Wetland Restoration, River/Creek Restoration, Hazardous Material / Chemical / Other Cleanup,
Climate Change Mitigation, Climate Change Adaptation, Battling Habitat Fragmentation and the Extinction Crisis
A century after un-remediated placer mining for gold severely degraded the wetland and creek, our cleanup of hazardous metals and mining residue, habitat restoration work, conservation easements and establishment of a wildlife management area now protect a true ecological treasure for the public to enjoy.
Before & After
Slide the arrows from left to right to see the transformation.
Restoration Partners: Colorado Open Land and Colorado Department of Wildlife
Experience The Ranch
Over a century ago, the creek meandered through the lush willow-laden riparian corridor, providing robust habitat for wildlife as diverse as trout, waterfowl, moose and elk. Early in the 1900s, the creek was placer mined for gold. Essentially, the entire creek bottom was mechanically picked up and deposited in 15-foot high piles on the banks of the creek. These tailing piles were scoured for gold, but never reclaimed. Besides being an unsightly mess, the creek was left with minimal habitat value. Trout, amphibian, waterfowl, moose, deer, antelope and elk habitat was lost. The prior owners had owned the ranch for nearly a century. With medical bills piling up, a looming estate problem developing and confusion about who owned what, the family opted to conduct a quick, quiet sale to Beartooth.
We acquired the ranch in 2008, and set to work with Colorado Open Lands, Colorado Department of Wildlife and other non-profit and agency partners to right the ecological wrongs. We restored miles of over-grazed and degraded creek corridor and the associated wetlands, and rehabilitated the entire bottomland. Tailing piles scattered throughout the property, unsightly and potentially toxic remnants of historic, abandoned gold mining operations, were carefully removed. We also removed decades of garbage and ranch trash, and repaired or removed decrepit structures. The result is a serpentine, deep, beaver dam-laden, water table-raising, cold water-producing creek system that provides habitat for all sorts of wildlife. Working with conservation partners at the federal, state, and county levels, we placed two conservation easements on the property.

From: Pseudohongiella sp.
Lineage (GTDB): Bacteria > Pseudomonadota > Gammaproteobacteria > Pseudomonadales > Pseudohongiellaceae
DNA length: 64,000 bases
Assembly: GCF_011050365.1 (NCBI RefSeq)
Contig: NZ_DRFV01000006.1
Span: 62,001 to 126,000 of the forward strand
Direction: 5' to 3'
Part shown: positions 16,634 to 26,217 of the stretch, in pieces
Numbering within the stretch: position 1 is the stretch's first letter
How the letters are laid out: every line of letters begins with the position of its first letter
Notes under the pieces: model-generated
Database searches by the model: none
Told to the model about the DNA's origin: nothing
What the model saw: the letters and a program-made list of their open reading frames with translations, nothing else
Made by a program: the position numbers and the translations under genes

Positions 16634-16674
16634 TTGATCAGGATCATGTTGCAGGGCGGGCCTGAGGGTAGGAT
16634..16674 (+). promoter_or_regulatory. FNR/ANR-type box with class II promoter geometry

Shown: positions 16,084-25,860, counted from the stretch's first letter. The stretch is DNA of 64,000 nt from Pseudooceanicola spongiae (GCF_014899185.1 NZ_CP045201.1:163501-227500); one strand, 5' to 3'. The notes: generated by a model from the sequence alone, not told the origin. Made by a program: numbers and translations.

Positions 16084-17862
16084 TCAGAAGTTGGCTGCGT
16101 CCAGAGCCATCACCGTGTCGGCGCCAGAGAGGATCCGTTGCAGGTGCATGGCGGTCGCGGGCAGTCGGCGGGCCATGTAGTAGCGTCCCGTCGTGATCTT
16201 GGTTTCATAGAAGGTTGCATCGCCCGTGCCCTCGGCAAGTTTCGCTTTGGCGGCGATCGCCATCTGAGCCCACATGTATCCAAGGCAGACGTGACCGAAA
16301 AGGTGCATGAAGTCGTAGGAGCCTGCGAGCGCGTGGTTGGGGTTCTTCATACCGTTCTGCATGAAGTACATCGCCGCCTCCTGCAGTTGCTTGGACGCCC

Post-restoration, the state of Colorado acquired the main ranch and still manages it as a public-access Wildlife Management Area. The property is now not only protected from degradation and development in perpetuity, but it offers a sustainable means of public access to wild places within an easy drive of Denver.
Tarryall Creek Ranch Areas of Value Creation
Restoration and rehabilitation of entire area of bottomland, resulting in thriving wildlife habitat.
Restoration of three miles of mined and degraded creek corridor.
Hazardous Material / Chemical / Other Cleanup
Removal of mining tailing piles, garbage and ranch trash dumps, and decrepit structures.
Thorough title review determined that the sellers owned 500 more acres than they had previously realized.